Laughter in the Land of Confucius


It wasn't quite JFK's "Ich bin ein Berliner" ("I am a jelly doughnut") blooper, but some Beijingers got a kick out of President Clinton's toast to his hosts Saturday night at the state banquet in the Great Hall of the People.

Quoting an "ancient Chinese proverb" (is there any other kind?), the president exhorted the U.S. and China to develop their friendship, and intoned: "Be not afraid of going slowly--be only afraid of standing still."

As with many such aphorisms, it's uncertain whether the proverb is of such old stock.

And nowadays, the maxim that Clinton cited isn't usually applied to such grand matters as affairs of state or the destinies of nations. Instead, "Be not afraid of going slowly--be only afraid of standing still" is a proverb often invoked by Beijing cabbies and driving instructors fighting this city's awful traffic.


It's no secret that Clinton is a friendly, chatty guy who likes to work the crowd. Fortunately for him, the Chinese appear willing to be friendly and chatty right back.

In an independent telephone survey conducted in advance of the president's visit, the Beijing-based polling firm Horizon found that 65% of those questioned would greet Clinton amicably if they met him.

Out of 768 respondents, nearly one in four said they would flash the U.S. chief executive a smile. About 19% would go a step further by shouting, "Hello!" or "Mr. President, how are you?" while nearly the same number would merely wave in Clinton's direction.

The poll also found that about 15% would simply stop and stare if they saw Clinton, although it was unclear exactly what frame of mind might inspire such a reaction.

Only 3% of those surveyed said they would be brave enough to "run over to him and start talking." But extrapolated to the Chinese population of 1.2 billion, even that tiny proportion would present Clinton with 36 million people ready to engage him in conversation, which might be too much even for him.


Let Clinton lock horns with the Chinese Communist leadership over human rights, or negotiate nuclear arms policies, or chat with 36 million people. Members of his entourage, including high-ranking U.S. officials, have better things to do.

Take Commerce Secretary Bill Daley. On Sunday, while Clinton attended church and plumped on behalf of religious freedom in China, Daley was a few miles away, marking an important milestone in both Chinese and U.S. business history: the opening of a new KFC outlet.

But it was no ordinary restaurant. "It's the 10,000th KFC worldwide," said Ayesha Qureshi, a publicist who was busy trying to round up reporters to cover the event and maybe grab a piece or two of Original Recipe.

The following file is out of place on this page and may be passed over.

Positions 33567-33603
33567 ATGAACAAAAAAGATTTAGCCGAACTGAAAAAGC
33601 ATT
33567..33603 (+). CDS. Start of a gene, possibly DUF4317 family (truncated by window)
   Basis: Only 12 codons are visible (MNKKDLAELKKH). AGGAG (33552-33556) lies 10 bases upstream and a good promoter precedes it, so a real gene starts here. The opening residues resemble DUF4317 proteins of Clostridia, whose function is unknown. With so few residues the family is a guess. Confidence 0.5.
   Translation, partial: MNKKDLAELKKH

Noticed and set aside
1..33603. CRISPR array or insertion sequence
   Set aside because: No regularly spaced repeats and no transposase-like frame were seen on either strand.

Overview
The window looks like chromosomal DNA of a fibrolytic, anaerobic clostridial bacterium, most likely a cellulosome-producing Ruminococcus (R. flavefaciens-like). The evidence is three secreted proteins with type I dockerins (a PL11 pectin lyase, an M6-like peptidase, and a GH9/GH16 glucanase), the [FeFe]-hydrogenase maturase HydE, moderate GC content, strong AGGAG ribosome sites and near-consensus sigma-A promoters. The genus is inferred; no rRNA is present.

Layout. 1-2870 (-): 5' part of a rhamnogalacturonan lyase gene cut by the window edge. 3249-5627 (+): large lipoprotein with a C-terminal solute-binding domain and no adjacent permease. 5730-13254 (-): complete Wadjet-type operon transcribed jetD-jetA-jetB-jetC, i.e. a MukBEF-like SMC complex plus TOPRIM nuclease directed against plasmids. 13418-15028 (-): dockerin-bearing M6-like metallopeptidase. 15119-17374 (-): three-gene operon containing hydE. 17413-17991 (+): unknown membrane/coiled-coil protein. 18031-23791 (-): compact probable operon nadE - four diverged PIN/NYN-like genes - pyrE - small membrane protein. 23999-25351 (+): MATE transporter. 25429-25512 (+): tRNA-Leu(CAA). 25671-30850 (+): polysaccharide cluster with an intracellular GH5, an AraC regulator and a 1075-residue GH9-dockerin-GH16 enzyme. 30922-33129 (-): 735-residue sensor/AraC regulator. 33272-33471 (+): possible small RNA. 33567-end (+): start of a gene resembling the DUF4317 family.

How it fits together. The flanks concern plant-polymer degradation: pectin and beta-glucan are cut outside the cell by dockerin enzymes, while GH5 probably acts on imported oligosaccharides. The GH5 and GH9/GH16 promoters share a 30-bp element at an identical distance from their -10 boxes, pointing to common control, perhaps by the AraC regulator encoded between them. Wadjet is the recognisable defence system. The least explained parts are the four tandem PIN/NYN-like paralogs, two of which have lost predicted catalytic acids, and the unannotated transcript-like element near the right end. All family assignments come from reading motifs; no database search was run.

Back in 1987, KFC was the first American fast-food restaurant to open an outlet in China, with a three-story restaurant on the south side of Tiananmen Square, right by the ancient Front Gate that marks the long approach to the Forbidden City. Now, KFC outlets, and McDonald's as well, are a common sight throughout the Chinese capital.

"As China's first fast-food restaurant, it not only provided Chinese consumers with a completely new source of enjoyment, but also benefited the development of China's fast-food industry by introducing advanced business management practice to China," a press release boasted.


With hundreds of U.S. officials and journalists descending on China these past few days, some instruction in cross-cultural understanding was considered necessary. So the two governments have issued primers for their respective citizens to help each side figure out the other.

On a Beijing-backed Web site providing up-to-date coverage of the Sino-U.S. summit, Chinese browsers can learn how to deal with their loud, informal guests.

"Americans do not like silence," the Web site advises. "They talk confidently and loudly. Silence does not indicate approval. They are silent only when they disagree with you and think you have said something rude."

But woe to the innocent Chinese who encroaches on an American's personal space during a confident and loud conversation. "American people do not feel comfortable unless the person they are talking to keeps a 20-inch distance," the primer warns.

It also informs readers of the American penchant for dressing casually and for regularly changing jobs and moving.

For its part, the White House-issued reference book for members of the press provides equally helpful tips on hailing taxis and giving toasts at formal meals.

About cabs, the guide tells readers that foreigners are expected to round the fare up while locals usually round the fare down, as tipping is still largely a foreign custom here. "And of course, if there's no meter, or it's not running," the manual adds, "get out and hail a real taxi."

As for toasting, the guide issues a warning unnecessary back in the days of hard-bitten, hard-drinking journalism. "Beware the Chinese toast 'gan bei' [bottoms up], especially if you are drinking 'mao tais,' " it says.

Also included are simple words and phrases in Chinese, such as "Please help me," "toilet paper" and that old standby, "I am a journalist with the White House press, here in China for the visit of U.S. President Clinton. Can you please help me find . . .?" For that last mouthful, the reference book suggests that you flip to the entry in the primer and just point at the Chinese characters for a native to read.

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